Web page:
Hemangiomas and Vascular Malformations
Hemangiomas and vascular malformations are noncancerous birthmarks that affect children either from birth or within their first few months. Hemangiomas are the most common, usually appearing within the first few weeks after birth. Hemangiomas are benign and usually disappear on their own by ages 5 to 7. Other vascular malformations are present at birth, although they may not be noticeable until later. Vascular lesions will continue to grow as your child ages. The expert physicians at Pediatric ENT Associates are experts in all manner of vascular malformations and can advise you as to the best course of action to take with your child. There are treatments available that may help to reduce the appearance of vascular malformations, but these should be discussed thoroughly in order to weigh the pros and cons of various treatment options.
Hemangiomas in Children
Hemangiomas are also known as strawberry marks due to their usual bright red color. Hemangiomas are not usually dangerous, and while they will grow during the first year, they recede and often completely disappear before your child reaches puberty. Depending on where the hemangioma is located, your pediatric ENT may discuss treatments to reduce the appearance of the mark. If it is located on the face or another highly visible area, a laser treatment to reduce its appearance may be considered so that your child does not develop self-image issues, which typically occurs around age 3. Another time that treatment would be considered is if the hemangioma is interfering with your child’s vision or causing other problems.
Hemangiomas are most often not treated, as they are not symptomatic besides their appearance and will disappear on their own over the years. If treatment is needed, however, there are a few options. Medical treatment with propranolol, a blood pressure medication, has been shown to stop the growth of hemangiomas, as well as completely remove the hemangioma. The medication is given on an outpatient basis and has shown tremendous results. Laser treatments can also help reduce the appearance of a hemangioma but are usually used in addition to either propranolol treatment or surgical resection.
Vascular malformation is a blanket term for vasculature disorders, which may involve the capillaries, arteries, veins, or lymph nodes. A common vascular malformation is a port-wine stain, which is a large, flat, red area on the skin. Port-wine stains often darken over time and are most often present on the head or neck. Venous and lymphatic malformations are other types of malformations that may be present.
Treatment of a vascular malformation will depend on factors such as where the malformation is located, how large it is, and how severe it is. If a vascular malformation interferes with your child’s vision or breathing or causes other types of problems, treatment will be considered. There are lasers available which are able to reduce the appearance of port-wine stains, and for venous or lymphatic malformations, sclerotherapy or surgical removal are options. Your physician at Pediatric ENT Associates will walk you through your child’s treatment options and explain carefully the benefits and drawbacks of each potential treatment plan.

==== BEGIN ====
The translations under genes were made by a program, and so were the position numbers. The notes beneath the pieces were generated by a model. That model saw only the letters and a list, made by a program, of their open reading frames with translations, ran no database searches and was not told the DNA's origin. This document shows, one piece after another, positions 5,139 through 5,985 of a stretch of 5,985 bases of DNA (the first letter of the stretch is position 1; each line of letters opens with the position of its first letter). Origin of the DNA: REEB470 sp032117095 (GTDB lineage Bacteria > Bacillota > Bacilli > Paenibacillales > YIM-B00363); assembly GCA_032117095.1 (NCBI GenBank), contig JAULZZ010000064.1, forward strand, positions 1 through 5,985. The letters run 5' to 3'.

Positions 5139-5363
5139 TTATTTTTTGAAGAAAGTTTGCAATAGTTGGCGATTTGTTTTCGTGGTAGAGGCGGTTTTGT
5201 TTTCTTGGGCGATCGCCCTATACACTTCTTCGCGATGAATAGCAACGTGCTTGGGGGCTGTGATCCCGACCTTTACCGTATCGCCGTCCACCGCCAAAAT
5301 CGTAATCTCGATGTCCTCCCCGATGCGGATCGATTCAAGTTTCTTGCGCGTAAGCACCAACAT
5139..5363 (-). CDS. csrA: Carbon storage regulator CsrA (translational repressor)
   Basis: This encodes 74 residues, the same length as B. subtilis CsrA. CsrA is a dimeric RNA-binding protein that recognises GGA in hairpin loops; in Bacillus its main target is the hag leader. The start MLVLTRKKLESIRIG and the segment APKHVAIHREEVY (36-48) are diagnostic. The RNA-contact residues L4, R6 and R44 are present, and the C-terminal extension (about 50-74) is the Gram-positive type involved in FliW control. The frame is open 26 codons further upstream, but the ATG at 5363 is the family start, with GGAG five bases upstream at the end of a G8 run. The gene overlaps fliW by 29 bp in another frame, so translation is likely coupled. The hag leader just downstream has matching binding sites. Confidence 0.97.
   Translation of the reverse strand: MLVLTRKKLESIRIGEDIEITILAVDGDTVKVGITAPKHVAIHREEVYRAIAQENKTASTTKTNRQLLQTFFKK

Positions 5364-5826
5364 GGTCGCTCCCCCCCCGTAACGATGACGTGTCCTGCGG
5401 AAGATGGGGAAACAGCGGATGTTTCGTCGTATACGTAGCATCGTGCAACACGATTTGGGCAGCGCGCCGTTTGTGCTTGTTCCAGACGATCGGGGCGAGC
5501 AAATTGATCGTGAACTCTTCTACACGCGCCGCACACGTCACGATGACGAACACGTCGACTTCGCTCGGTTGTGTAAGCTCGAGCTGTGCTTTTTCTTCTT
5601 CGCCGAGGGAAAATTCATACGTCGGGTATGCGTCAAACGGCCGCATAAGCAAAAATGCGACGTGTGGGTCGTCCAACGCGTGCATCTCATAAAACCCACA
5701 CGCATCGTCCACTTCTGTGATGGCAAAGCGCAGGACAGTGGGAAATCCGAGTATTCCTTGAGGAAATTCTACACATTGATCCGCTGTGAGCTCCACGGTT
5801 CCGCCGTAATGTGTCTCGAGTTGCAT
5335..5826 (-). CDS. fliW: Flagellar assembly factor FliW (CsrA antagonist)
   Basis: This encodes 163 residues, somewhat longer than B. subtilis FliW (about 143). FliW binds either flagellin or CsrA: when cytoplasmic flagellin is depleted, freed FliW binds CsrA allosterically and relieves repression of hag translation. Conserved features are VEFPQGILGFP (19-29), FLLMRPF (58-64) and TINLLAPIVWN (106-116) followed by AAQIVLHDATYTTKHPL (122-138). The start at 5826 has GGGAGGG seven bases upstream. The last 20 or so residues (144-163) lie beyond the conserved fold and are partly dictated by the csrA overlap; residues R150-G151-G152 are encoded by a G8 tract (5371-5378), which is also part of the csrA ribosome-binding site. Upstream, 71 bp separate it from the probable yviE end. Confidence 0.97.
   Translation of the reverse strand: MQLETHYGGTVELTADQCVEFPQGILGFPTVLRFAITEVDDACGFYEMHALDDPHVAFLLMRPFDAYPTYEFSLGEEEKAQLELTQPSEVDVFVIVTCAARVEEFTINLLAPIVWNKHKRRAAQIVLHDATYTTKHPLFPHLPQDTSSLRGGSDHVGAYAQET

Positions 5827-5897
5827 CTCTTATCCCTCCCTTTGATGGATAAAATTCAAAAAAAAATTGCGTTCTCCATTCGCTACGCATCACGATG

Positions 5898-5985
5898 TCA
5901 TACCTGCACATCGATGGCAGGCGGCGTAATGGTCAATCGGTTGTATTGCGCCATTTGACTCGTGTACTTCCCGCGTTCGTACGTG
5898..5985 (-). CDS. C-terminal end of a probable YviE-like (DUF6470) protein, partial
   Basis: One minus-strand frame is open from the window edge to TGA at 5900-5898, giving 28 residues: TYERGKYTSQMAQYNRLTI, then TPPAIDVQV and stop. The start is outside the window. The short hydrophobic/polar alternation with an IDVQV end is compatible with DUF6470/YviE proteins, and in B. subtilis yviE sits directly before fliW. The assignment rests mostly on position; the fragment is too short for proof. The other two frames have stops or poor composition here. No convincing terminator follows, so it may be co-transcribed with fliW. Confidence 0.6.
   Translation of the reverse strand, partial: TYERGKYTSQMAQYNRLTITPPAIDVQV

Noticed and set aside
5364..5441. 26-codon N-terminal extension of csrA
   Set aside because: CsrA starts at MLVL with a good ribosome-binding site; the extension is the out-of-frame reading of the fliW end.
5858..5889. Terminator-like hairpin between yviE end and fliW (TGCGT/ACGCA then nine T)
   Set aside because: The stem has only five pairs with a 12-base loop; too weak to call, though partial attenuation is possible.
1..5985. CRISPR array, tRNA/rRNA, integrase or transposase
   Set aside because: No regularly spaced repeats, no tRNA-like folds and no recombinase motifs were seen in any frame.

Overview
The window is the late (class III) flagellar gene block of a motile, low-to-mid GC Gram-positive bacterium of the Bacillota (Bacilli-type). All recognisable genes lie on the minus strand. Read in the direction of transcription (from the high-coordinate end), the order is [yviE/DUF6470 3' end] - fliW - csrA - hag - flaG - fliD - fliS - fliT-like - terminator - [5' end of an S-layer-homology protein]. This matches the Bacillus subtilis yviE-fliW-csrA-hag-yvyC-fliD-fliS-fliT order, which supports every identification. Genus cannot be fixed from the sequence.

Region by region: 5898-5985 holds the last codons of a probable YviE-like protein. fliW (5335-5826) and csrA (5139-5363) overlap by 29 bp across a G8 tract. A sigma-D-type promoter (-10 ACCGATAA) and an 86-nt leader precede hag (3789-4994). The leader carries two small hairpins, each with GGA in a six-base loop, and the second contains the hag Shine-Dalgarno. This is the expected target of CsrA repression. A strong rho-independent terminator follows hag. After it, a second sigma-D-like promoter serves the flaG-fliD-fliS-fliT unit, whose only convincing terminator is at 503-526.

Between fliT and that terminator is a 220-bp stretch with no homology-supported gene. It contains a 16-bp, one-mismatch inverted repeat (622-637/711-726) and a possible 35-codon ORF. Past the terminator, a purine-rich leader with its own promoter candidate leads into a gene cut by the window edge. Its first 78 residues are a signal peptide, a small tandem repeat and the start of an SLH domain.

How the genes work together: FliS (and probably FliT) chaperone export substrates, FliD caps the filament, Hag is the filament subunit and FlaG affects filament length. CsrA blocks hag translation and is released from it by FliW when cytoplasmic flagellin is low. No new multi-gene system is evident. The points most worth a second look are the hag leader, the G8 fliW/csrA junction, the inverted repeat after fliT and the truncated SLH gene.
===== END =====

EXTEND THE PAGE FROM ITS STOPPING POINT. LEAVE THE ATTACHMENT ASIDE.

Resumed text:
For more information on treatment for vascular malformation, visit WebMD.com.
Vascular Anomalies Treatment Group
Dr. Brian Kulbersh is the director of the Vascular Anomalies Treatment Group, which is an interdisciplinary program at Children’s of Alabama aimed at managing children with congenital vascular lesions. This group works closely with parents and their children to create a management and treatment plan that takes into account the location and severity of the lesion as well as medical history and any potential future social problems.
Some lesions will involute on their own, and for years a wait-and-see approach was recommended before making any treatment decisions. However, laser technology has advanced to the point where it is safer than ever to treat children at a young age. Our recently acquired pulse dye laser can effectively reduce the appearance of vascular lesions without damaging surrounding tissue.
If you are interested in meeting with the Vascular Anomalies Treatment Group, here is their information:
Dr. Brian Kulbersh, Pediatric ENT, Head and Neck surgery, Director of COA VATG
Dr. Elizabeth Beierle, Pediatric General surgery
Dr. Amy Theos, dermatology
Dr. Stuart Cramer, hematology oncology
Dr. Ahmed Kamal, interventional radiology
ENT: (205) 831-0101 (for head and neck vascular anomalies)
General Surgery: 205-638-9100 (all other Vascular anomalies)
Schedule an Appointment Today
If your child has a strawberry mark or other vascular malformation, contact Pediatric ENT Associates for an evaluation and possible treatment plan. You can make an appointment by calling us at (205) 315-5633 today. We look forward to providing your child with the best care possible.
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